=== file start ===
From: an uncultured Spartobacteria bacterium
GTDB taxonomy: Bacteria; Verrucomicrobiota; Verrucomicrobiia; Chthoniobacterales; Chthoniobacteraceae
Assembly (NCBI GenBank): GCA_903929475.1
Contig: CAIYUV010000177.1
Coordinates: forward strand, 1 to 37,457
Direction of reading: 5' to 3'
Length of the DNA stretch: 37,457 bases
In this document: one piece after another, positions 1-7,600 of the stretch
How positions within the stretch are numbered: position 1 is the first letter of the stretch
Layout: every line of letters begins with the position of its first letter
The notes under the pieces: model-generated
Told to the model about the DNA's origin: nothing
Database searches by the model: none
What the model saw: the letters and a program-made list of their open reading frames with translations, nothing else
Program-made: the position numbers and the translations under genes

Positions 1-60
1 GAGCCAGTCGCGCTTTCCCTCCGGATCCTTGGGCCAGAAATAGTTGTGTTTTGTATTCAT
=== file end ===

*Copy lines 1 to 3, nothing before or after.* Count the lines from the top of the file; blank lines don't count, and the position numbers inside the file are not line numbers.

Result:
From: an uncultured Spartobacteria bacterium
GTDB taxonomy: Bacteria; Verrucomicrobiota; Verrucomicrobiia; Chthoniobacterales; Chthoniobacteraceae
Assembly (NCBI GenBank): GCA_903929475.1